Are you feeling a sharp pain or discomfort when you eat or drink something that is hot, cold or sweet? Most of us have experienced this type of pain. It is called “Tooth sensitivity” or” Sensitive Teeth”. This is due to wearing away of the tooth surface or gum tissue. Tooth sensitivity can be the first warning sign of a more serious dental disease that has to be treated.
Normal Tooth Anatomy
A tooth has two main parts: a crown portion and a root portion
- Enamel: Enamel is the highly mineralized and hard outer substance of the tooth. Its colour varies from light yellow to greyish white.
- Dentin: Dentin is that part of the tooth which is present between enamel or cementum and pulp chamber. It is softer than enamel and therefore decays more rapidly.
- Cementum: Cementum is a bony substance covering the root of the tooth. Its colour is yellowish and is softer than dentin or enamel. The main function of cementum is to serve as a medium for periodontal ligaments to attach to the tooth for stability.
- Pulp: The dental pulp is the centre portion of the tooth. It is filled with soft connective tissue which contains blood vessels and nerves. It is commonly called the “nerve of the tooth”.
The different parts of a tooth consist of:
What is tooth sensitivity?
Tooth Sensitivity is sharp, sudden and shooting pain in one or more teeth, which is increased by hot, cold, sweet or sour foods and drinks.
Types of tooth sensitivity
Dentinal Sensitivity: This occurs when the dentin layer of tooth is exposed. It can affect one or more teeth.
Pulpal Sensitivity: This is a reaction of the tooth’s pulp. It affects only a single tooth.
Discoloration or yellowing of teeth can occur
The tooth appears transparent
Edges of teeth start to crack
The most common symptom is sensitivity – short, sharp pain that occurs when consuming cold, hot and sweet foods or drinks.
- Gum disease
- Brushing too hard
- Chipped or broken teeth
- Regular intake of high acid content foods (e.g. citrus fruits, pickles etc.)
- Poor oral hygiene
- Use of tooth whitening products
- Grinding of teeth may wear down enamel exposing the dentin.
- Dental procedures (teeth cleaning, and tooth restorations; the sensitivity caused is temporary)
- Dental caries, dental fractures or cracks
- Excessive intake of citrus fruits and juices.
- Over brushing
- Grinding of teeth
- Dental procedures
Dental history and examination of teeth with explorer to look for any caries, fillings and exposed roots. X-rays can help to detect teeth that are constantly under trauma. Your Dentist will ask about your oral habits. Bruxism is a habit some people have of grinding their teeth at night or when under stress. Others might clench their jaws or clatter their teeth. This may cause severe wear of the teeth, pain in the jaws or cracked teeth. Generalized sensitivity can be a symptom of this condition. A tooth may be sensitive to cold for several weeks after a filling is placed. The metals in amalgam (silver) conduct the cold very well transmitting it to the pulp.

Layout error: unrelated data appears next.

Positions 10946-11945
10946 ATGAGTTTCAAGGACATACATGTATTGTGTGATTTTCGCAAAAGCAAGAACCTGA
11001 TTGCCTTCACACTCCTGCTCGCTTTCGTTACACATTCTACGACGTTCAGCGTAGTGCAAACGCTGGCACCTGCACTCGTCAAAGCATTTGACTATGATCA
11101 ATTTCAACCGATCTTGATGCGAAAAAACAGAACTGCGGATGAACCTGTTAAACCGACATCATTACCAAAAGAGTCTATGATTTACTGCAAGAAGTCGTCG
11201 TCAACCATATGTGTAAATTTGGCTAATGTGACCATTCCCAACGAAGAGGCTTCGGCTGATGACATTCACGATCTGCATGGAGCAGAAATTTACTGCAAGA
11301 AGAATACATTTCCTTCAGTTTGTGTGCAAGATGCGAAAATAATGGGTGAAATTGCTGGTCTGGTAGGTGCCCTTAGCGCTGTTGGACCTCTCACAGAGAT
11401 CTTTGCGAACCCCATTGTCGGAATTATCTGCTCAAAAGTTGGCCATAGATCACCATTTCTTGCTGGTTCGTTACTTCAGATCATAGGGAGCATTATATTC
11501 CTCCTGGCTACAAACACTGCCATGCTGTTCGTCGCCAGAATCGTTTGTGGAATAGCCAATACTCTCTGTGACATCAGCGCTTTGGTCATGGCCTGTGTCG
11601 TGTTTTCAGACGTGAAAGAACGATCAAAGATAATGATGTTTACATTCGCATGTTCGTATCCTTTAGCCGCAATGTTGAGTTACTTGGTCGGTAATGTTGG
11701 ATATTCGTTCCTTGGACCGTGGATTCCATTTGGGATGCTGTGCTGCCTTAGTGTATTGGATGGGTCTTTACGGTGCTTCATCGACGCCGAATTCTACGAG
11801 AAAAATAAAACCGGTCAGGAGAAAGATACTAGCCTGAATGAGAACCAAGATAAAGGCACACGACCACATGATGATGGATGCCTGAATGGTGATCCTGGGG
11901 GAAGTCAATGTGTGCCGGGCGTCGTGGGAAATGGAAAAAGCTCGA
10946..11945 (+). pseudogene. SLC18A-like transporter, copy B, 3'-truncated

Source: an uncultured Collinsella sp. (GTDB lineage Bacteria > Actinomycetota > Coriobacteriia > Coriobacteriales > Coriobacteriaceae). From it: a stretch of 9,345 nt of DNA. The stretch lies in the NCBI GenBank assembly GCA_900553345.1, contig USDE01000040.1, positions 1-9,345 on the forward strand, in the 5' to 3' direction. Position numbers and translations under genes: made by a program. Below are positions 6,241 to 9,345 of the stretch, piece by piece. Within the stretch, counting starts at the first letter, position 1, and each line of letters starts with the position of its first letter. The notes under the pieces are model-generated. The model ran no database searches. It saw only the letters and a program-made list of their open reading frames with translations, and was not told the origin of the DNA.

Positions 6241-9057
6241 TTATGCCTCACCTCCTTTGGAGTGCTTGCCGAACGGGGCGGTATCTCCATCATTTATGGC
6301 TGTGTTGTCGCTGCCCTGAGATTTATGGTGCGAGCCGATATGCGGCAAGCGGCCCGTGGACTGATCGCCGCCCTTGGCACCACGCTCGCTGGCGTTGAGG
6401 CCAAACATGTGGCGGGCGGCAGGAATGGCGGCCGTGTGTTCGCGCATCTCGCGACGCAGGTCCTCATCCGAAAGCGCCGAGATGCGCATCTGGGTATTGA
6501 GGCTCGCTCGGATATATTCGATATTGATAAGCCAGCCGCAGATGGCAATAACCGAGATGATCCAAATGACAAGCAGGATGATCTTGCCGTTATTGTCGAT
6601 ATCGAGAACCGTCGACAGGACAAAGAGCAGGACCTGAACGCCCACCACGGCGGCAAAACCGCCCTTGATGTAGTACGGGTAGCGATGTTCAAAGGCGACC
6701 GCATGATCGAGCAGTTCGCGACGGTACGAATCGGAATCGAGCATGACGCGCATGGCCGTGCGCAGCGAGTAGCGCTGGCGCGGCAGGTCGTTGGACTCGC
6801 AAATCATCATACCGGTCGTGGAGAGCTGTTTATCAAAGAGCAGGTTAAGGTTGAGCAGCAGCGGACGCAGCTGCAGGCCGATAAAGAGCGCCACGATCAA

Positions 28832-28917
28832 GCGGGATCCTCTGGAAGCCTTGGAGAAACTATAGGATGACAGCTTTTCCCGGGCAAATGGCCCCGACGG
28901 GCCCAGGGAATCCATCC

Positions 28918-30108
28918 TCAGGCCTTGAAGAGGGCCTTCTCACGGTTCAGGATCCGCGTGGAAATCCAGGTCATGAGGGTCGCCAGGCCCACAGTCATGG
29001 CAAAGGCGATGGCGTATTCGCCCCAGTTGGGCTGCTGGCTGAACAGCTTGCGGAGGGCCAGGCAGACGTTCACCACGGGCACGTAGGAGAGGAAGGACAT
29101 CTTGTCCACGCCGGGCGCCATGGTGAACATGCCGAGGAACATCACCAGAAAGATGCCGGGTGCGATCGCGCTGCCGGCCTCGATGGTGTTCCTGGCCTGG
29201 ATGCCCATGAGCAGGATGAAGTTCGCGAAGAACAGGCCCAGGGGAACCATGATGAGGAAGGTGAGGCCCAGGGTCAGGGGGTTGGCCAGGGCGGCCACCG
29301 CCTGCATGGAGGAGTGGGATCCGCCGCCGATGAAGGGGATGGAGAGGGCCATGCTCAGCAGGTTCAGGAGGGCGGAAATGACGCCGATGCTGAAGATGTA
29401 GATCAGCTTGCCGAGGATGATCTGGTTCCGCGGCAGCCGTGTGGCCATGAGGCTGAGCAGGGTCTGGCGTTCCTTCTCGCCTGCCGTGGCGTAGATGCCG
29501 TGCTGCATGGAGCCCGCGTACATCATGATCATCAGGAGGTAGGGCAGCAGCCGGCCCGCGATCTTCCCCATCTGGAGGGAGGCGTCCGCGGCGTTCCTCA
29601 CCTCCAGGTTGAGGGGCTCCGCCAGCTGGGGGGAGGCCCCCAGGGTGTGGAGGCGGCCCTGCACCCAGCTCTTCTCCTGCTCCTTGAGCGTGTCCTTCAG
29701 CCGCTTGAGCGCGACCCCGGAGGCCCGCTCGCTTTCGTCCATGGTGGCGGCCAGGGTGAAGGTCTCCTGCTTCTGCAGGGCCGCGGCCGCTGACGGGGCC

Dentinal sensitivity – Cleaning of teeth and application of fluoride varnish.
Pulpal sensitivity: will be treated with a root canal if the tooth’s nerve is damaged. The nerve will be removed and a nonreactive substance will be placed in the space where the nerve was.
In Office Procedures
Fluoride varnish can be applied to exposed areas to strengthen enamel and dentin.
Fluoride gel can be placed in to a mouth tray, and then placed in the patient’s mouth for 3 to 5 minutes, providing the teeth with high concentration of fluoride to strengthen the areas.
Bonding agent, a material used to stick tooth coloured fillings to teeth, can be used to seal the dentin surface that cause sensitivity.
Use a very soft bristle toothbrush and brush correctly.
Use fluoride tooth paste and mouth washes.
Stop snuffing: Chewing tobacco, also known as snuff, is a popular habit among many teenagers. This causes the gums to recede, leading to gum sensitivity and decay.
To reduce pain due to grinding or clenching, a plastic night guard is used while sleeping.
Some steps you can take to reduce tooth sensitivity include:
Use of soft bristled tooth brush
Use of fluoridated tooth paste
Use of fluoridated mouth washes
Maintain good oral Hygiene every day
Watch what you eat: Frequent consumption of highly acidic foods can gradually dissolve tooth enamel and lead to dentin exposure. This may also aggravate the sensitivity and start the pain reaction.
Other preventive Measures:
Avoid teeth grinding: If you grind or clench your teeth use a mouth guard.
See your dentist at regular intervals
Prognosis depends on the person and situation. Some individuals may have short term sensitivity while others have long term sensitivity. The outlook is different depending upon the cause of sensitivity.
Although every effort is made to educate you on tooth sensitivity and prevention. Talk to your dentist or health care provider about any concerns you have about tooth sensitivity.